Tag Archives: Fulbright English Teaching Assistantship

Taking that First Step: Submitting your Fulbright Application

By Todd McKay, Bangladesh, 2011-2012, Fulbright English Teaching Assistant to Bangladesh

Todd McKay

Todd McKay, 2011-2012, Fulbright ETA to Bangladesh, reviews participants’ work at an English speaking and pronunciation workshop in Motijheel, Dhaka, Bangladesh

“Half the battle is applying,” a former linguistics professor of mine once told me. This is the kernel of wisdom—the all-too-true aphorism—that carried me through the Fulbright U.S. Student Program application process.  Since that first sit-down with Fulbright’s online application, I have learned a lot and have had ample time to reflect on the application process and on my time in Dhaka, Bangladesh.

I was in the second semester of my MA program in applied linguistics at the University of Utah when thoughts of a Fulbright future first popped into my head. One of the courses in my program was a curriculum design and development course, which included both curricula for foreign language teaching and a professional development component.

“We get so caught up in our academic lives,” my professor said, “that we often forget to work on our professional lives.” She challenged each of us to come up with a practical goal that could be completed by semester’s end.

I decided I wanted to apply for a Fulbright English Teaching Assistant (ETA) grant, but I didn’t think I was qualified. Truth be told, I was downright afraid of applying for a Fulbright grant. I was an okay, but by no means brilliant student. I grew up in a small town 40 miles north of Salt Lake City, Utah, my undergraduate GPA didn’t begin with a 4, and I was not a polyglot studying linguistics under Noam Chomsky.

Fulbright Alumni: Four Years Later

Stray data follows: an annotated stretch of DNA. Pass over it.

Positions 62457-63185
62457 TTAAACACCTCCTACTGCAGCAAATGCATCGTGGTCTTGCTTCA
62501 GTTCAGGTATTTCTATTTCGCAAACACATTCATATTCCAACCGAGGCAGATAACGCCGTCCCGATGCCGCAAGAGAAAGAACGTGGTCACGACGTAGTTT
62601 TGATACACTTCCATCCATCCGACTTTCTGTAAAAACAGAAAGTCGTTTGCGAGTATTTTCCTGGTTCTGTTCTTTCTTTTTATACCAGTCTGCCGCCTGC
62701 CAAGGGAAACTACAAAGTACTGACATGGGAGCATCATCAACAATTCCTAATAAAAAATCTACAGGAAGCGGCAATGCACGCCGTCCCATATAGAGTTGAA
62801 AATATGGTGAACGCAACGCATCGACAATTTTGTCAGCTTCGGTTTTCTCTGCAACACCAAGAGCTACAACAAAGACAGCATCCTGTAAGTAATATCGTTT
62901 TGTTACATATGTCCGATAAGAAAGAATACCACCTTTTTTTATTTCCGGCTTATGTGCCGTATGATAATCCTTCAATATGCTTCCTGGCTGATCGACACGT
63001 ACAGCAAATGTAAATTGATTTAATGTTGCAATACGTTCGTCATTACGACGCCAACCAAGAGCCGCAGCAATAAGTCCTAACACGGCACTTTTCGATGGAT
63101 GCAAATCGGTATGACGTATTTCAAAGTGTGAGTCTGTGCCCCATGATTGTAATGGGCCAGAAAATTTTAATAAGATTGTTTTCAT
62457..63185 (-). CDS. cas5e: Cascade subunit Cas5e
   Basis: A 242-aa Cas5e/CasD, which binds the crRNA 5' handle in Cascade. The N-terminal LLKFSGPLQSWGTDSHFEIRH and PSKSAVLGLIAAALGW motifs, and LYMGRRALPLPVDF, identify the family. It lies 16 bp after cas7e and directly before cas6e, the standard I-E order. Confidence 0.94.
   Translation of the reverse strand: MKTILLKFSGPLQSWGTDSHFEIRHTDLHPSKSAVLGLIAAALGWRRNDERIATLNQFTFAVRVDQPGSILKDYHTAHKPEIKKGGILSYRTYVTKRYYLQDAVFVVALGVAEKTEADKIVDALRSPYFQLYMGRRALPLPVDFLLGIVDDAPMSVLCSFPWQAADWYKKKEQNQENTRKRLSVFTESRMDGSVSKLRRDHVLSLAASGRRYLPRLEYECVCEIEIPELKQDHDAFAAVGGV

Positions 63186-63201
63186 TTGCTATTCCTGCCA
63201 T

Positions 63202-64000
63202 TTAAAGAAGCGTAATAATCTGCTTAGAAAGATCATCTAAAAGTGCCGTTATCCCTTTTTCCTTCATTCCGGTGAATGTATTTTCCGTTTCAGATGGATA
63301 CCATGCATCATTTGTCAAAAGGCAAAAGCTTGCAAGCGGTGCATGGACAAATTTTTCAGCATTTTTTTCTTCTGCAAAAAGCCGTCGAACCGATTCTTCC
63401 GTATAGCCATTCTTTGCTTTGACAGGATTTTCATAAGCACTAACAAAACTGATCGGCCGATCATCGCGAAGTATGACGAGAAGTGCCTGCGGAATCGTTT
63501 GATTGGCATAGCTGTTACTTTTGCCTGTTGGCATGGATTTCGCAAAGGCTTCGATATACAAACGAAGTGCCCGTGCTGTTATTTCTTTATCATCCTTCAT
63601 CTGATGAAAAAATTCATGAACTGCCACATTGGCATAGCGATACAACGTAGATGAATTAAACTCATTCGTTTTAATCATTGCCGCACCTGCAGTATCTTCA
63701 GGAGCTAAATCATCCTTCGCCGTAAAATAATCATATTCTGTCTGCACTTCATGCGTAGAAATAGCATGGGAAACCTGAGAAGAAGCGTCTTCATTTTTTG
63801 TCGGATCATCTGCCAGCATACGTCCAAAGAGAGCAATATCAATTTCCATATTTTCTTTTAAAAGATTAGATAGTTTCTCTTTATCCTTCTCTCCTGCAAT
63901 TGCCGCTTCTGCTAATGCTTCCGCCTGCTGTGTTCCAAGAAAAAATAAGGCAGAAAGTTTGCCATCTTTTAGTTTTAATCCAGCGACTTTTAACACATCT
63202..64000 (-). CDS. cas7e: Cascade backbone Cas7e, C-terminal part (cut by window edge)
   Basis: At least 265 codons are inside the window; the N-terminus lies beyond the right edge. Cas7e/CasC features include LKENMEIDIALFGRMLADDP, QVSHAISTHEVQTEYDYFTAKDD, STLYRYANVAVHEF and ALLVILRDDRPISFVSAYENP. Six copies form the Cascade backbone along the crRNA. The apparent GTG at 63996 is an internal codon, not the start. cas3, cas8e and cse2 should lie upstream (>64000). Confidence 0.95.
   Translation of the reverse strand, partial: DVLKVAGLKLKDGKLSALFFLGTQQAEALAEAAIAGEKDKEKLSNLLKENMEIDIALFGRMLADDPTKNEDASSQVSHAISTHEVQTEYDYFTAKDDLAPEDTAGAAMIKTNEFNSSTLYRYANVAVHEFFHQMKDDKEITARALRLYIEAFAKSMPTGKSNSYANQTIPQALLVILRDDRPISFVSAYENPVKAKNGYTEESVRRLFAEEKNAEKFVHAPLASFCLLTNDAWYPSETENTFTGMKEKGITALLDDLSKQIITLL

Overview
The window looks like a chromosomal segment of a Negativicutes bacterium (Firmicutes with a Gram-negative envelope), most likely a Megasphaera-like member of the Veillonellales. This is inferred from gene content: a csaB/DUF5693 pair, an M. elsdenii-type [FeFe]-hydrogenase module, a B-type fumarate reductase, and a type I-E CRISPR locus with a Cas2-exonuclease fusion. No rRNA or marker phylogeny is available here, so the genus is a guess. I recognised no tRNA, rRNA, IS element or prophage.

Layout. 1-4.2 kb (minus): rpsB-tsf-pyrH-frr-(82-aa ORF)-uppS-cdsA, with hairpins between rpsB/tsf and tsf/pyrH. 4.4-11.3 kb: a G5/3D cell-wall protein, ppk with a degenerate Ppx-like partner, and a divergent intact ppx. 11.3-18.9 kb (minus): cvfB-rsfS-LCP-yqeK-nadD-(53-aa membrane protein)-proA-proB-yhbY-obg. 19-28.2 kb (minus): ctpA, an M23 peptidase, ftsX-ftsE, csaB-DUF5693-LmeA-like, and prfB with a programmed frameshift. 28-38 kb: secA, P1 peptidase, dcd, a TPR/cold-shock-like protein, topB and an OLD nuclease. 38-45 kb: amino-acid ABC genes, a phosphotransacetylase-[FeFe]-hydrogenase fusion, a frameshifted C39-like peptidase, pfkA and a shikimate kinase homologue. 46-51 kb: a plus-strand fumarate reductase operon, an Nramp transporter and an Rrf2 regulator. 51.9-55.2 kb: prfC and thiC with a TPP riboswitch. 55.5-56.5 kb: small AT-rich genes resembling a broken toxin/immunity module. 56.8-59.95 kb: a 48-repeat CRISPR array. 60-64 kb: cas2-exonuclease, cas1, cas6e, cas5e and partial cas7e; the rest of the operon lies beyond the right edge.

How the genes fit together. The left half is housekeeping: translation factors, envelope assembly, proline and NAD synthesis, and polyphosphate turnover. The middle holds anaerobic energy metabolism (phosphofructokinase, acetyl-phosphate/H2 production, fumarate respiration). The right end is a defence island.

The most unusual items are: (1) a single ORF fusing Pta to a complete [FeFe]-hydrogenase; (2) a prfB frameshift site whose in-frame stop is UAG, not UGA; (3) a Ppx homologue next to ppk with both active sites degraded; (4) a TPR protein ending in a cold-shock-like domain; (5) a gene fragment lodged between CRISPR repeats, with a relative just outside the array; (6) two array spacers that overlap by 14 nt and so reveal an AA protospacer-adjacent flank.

By Erin Osterhaus and Austin Volz, 2009-2010, Fulbright English Teaching Assistants to Germany

Austin Volz, 2009-2010, ETA to Germany

Austin Volz, 2009-2010, Fulbright English Teaching Assistant to Germany, prepares Thanksgiving dinner at his school in Dresden, Germany

Four years ago, I was given the opportunity of a lifetime. I received a Fulbright English Teaching Assistantship (ETA) to the town of Laufen, Germany—a tiny “city” on the border of Austria. During my 10 months as an ETA, I learned a new language, a new culture, and a lot about myself. But perhaps one of the most rewarding aspects of the experience was the opportunity I had to meet other amazing ETAs. Among them, I can name Oxford, Harvard, Yale, and Georgetown graduates. Some are in the United States doing important things for the government, some are pursuing graduate education, while others are working abroad—in Sri Lanka, China, Germany—you name it.

As we approach the four year mark of when we began our Fulbright journey together, I thought it’d be great to catch up with a few of my fellow Fulbrighters to see where they are today, and how their Fulbright has affected their personal and professional trajectories.

Fulbright Applications Are Due on October 15! Here’s What You Should Do Before You Hit ‘Submit.’

The deadline for the 2014-15 Fulbright U.S. Student Program competition is Tuesday, October 15, 2013 (5:00 p.m., Eastern Time)!